Sunday, October 11, 2009

Indifferent SLSO

Last night I had an indifferent night at the Symphony. The positives, up front: It was, as always, a pleasure to see principal guest conductor Nic McGegan showcasing his specialties (including Handel and Mendelssohn) with his usual verve and vim. Newly-minted principal French horn player Roger Kaza played a lovely solo during the Nocturne from Mendelssohn's incidental music to A Midsummer Night's Dream. Local actor Gary Wayne Baker put in a hit performance as the "narrator" (actually providing textual cues from Shakespeare's comedy, in a variety of characters). The women of the Symphony Chorus sounded fine in their couple of numbers. And the English horn concerto by Czech composer Josef Fiala, a contemporary of Mozart, was a pleasing-to-the-ear novelty.

But... the featured soloists were "just OK." One of them (soprano Kate Reimann) was actually somewhat less than OK: I couldn't hear her. The SLSO's own cor anglais artist, Carolyn Banham, showed some good stuff but, at the same time, looked so nervous that I felt bad for her - which always puts a strain on one's musical enjoyment. And the overture from Handel's Occasional Oratorio sounded like a lot of meaningless hoopla to me.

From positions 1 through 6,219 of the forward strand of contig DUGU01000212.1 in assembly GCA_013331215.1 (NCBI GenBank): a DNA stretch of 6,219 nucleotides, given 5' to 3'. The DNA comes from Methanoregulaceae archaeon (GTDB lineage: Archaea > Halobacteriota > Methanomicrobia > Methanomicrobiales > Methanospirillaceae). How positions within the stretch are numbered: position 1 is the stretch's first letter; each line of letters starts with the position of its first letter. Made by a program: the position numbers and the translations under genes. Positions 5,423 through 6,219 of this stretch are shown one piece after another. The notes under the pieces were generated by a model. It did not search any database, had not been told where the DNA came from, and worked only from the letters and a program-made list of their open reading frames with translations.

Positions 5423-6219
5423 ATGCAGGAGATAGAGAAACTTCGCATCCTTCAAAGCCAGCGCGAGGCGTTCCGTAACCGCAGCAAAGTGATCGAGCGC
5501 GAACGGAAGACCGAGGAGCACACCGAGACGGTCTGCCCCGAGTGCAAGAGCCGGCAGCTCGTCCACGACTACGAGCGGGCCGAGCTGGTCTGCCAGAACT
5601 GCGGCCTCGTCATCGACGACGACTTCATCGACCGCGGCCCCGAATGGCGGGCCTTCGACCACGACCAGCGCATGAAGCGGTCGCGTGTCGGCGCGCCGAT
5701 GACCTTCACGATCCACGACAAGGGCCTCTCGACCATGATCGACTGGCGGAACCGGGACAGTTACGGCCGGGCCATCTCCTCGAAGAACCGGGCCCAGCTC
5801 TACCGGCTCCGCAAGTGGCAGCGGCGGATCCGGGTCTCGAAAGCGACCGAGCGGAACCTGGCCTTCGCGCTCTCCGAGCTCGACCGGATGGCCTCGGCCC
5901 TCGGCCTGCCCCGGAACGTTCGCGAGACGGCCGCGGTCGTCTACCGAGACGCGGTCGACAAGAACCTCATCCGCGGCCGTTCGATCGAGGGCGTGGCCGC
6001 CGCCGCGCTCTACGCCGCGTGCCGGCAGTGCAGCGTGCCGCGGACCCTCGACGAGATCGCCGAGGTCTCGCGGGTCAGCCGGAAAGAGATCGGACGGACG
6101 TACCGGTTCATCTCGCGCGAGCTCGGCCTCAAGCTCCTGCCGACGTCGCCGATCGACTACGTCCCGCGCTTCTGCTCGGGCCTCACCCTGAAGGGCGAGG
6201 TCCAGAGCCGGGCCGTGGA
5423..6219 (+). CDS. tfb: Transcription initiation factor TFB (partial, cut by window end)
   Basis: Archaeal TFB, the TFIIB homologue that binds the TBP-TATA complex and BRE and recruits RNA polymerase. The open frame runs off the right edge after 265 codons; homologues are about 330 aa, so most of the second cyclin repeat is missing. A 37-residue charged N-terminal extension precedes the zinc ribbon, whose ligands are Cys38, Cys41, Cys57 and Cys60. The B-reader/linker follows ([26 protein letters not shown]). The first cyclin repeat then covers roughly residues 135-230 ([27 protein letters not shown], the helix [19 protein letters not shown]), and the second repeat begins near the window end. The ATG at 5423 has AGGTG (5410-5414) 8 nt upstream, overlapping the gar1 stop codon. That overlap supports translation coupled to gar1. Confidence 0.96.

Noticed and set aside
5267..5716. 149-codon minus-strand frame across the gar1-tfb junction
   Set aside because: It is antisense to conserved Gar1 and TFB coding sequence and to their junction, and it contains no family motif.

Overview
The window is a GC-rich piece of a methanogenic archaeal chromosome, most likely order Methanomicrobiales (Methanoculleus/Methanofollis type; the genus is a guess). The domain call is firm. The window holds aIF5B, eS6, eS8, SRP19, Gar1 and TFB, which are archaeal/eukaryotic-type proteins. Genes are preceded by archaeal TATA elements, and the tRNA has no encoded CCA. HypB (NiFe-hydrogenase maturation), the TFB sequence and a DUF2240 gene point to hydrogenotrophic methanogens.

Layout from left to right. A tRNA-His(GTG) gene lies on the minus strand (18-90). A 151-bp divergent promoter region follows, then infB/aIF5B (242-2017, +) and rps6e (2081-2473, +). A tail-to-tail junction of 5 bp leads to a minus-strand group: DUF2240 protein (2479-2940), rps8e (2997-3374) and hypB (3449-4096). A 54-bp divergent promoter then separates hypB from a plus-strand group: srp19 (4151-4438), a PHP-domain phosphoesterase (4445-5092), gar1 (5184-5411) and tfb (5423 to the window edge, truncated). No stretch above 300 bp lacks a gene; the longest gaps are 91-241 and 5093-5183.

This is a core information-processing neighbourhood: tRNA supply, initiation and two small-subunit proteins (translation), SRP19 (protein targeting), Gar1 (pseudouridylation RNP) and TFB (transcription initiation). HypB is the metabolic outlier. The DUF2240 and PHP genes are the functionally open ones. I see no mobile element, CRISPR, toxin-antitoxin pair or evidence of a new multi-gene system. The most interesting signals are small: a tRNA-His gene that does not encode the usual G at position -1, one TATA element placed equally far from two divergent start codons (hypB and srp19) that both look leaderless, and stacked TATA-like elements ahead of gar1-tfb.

I partly blame the seat I was in. Unlike my last visit to the symphony, when I had awesome seats in the Center Parquet, I was parked over in the right front corner, where my view of the near half of the stage was dominated by the backs of the cello players. I couldn't see much of what was going on, and I have a misgiving that the orchestral sound that I heard was impacted, at least in balance and blend, by where I was situated. I didn't hear as much of the strings, especially the low strings, as I would have liked. Imperfections in the players' articulation, that might ordinarily have been covered up by the overall blend, stood out. And I just couldn't hear Fairy No. 1.

So, maybe it was my seat. The price was right; the SLSO comped it. But experiences like this have taught me, when I am paying for my own ticket, to go for the seats in the nosebleed gallery. They're slightly less cheap, but with a pair of opera glasses (which I possess) and a more advantageous acoustic (which come with the seats) I tend to come away much more satisfied with what I have seen and heard - whether the soloists were perfect or not!

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